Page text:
The sugar program is among the least defensible activities of the federal government, even leaving its impact on ethanol out of the picture. But the other major program that has the effect of checking ethanol production and use presents a more ambiguous picture. This is the Conservation Reserve Program (CRP), under which farmers can sign ten-year contracts to take land determined to be highly erodible out of production. The program was created by the 1985 farm bill, and is the single largest conservation program USDA runs, with annual expenditures approaching $2 billion. Unlike the commodity programs, CRP's costs are not tied to market prices.

Ending or cutting back on CRP contracts could bring more farmland into corn production to feed the ethanol industry. Indeed, as ethanol production drives corn prices higher farmers whose CRP contracts are expiring can be tempted to let them expire and resume production on land now tied up in the program. Now, some of the land in CRP probably isn't erodible enough to justify paying farmers to keep in out of production; other CRP land isn't productive enough for farming it to be worthwhile; and a great deal of CRP land is in Western states where corn production is impractical. But a reduction in land enrolled in CRP -- whether this happens through Congressional action or as a product of farmers' decisions -- could bring several million acres into corn production. Since much of this land really is highly erodible, the impact on water quality in some areas of the country could be significant. Sediment, nitrogen, phosphorus and pesticides draining into watersheds could increase substantially. This would have costs worth setting against whatever benefit we might gain from a marginal increase in ethanol production.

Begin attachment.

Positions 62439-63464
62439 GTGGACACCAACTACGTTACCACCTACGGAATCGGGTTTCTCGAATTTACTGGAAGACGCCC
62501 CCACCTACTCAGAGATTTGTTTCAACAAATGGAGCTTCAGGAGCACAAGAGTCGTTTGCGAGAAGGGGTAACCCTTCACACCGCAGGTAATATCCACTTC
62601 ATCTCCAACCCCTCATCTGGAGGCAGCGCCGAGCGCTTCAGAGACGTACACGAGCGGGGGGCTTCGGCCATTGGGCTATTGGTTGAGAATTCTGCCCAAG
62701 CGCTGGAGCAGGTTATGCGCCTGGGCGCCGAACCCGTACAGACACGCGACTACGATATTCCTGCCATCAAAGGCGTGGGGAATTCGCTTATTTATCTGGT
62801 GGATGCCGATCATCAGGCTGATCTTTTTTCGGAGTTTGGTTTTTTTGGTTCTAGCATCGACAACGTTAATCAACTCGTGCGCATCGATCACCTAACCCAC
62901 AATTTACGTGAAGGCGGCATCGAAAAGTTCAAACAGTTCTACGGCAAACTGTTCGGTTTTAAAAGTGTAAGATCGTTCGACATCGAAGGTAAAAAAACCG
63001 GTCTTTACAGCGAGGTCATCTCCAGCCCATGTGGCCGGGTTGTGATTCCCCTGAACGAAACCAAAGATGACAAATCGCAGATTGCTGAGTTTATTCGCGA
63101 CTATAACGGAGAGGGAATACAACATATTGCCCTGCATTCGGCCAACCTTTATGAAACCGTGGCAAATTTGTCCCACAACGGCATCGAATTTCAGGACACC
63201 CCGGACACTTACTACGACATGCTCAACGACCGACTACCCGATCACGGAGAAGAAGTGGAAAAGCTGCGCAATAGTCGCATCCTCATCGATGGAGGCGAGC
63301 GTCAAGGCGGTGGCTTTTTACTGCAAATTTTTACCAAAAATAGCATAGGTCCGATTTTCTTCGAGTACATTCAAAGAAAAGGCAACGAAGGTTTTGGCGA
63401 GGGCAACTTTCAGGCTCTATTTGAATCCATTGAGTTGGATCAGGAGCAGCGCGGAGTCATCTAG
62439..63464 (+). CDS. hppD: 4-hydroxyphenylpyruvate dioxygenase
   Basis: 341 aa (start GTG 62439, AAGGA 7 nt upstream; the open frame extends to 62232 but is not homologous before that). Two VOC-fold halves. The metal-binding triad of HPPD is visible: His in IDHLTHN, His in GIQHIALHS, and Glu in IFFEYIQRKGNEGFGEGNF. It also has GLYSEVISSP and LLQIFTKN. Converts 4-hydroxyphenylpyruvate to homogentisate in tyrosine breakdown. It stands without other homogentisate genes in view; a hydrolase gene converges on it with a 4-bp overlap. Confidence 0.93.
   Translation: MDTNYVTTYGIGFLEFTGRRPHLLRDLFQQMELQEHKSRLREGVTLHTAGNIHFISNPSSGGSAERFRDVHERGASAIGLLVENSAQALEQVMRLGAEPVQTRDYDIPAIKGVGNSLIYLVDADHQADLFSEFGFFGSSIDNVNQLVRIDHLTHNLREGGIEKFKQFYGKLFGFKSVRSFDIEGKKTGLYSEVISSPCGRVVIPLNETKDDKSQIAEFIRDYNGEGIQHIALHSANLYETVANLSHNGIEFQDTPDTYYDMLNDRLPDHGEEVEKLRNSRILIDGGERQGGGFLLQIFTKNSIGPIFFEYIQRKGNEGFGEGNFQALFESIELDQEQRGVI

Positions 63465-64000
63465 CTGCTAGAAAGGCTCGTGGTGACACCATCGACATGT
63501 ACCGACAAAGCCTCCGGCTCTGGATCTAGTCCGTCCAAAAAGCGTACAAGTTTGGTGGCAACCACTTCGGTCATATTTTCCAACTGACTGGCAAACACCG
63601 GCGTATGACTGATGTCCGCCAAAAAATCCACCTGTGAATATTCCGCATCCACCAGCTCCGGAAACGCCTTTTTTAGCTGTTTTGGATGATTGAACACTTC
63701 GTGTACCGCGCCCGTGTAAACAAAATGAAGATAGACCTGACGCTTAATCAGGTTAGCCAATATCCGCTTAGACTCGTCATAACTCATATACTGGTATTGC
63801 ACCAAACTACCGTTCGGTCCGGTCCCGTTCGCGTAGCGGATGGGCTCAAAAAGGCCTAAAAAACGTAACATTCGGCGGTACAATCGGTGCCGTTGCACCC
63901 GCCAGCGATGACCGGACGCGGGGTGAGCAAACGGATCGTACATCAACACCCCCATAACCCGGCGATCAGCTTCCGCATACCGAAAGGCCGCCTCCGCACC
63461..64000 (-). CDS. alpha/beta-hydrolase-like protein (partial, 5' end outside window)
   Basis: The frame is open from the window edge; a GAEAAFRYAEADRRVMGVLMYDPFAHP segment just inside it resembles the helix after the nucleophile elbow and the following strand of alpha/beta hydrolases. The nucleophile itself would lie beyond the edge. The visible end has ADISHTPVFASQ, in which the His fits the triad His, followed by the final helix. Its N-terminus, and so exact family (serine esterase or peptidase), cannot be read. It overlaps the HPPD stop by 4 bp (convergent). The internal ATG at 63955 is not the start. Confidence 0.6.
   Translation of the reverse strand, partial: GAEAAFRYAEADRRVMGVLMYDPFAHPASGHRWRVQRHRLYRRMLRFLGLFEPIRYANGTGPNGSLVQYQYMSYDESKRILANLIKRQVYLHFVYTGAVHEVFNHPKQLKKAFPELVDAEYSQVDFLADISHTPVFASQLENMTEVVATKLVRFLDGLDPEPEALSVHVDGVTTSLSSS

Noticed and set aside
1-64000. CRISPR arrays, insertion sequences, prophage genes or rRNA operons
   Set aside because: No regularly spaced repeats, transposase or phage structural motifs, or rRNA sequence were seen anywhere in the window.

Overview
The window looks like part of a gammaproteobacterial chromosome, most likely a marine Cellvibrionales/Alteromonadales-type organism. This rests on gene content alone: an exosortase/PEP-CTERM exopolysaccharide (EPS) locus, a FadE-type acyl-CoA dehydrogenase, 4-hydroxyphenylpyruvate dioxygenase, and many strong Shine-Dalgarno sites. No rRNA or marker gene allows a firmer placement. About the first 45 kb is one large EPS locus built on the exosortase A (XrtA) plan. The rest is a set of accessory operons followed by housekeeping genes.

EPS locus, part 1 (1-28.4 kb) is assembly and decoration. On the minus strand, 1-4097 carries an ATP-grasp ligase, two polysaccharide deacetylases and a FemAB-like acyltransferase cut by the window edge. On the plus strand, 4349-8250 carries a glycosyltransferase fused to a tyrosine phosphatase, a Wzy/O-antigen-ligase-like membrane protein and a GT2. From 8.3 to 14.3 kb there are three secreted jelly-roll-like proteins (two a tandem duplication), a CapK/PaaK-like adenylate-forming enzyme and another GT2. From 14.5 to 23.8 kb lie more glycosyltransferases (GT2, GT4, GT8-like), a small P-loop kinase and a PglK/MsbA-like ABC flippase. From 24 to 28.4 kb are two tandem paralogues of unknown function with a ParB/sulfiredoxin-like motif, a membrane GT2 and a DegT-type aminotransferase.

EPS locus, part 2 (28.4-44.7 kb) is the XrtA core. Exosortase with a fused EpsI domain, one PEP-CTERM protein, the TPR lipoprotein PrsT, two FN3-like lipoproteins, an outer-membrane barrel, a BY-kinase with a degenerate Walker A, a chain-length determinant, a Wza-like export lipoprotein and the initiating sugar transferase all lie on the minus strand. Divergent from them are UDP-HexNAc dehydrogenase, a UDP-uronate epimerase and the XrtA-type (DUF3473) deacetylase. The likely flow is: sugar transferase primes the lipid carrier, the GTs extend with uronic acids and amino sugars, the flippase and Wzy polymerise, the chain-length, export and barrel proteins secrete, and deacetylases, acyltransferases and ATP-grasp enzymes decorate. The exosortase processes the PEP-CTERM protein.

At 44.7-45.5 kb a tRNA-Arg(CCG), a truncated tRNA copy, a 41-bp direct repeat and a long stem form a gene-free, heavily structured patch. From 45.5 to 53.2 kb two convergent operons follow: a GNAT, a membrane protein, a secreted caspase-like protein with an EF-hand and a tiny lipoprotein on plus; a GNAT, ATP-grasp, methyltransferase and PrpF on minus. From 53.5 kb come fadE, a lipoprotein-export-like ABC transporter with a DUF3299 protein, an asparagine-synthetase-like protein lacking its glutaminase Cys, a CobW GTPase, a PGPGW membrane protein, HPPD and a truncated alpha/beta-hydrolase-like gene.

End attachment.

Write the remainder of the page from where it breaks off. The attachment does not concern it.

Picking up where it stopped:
posted by: Zathras on 03.10.07 at 09:50 AM [permalink]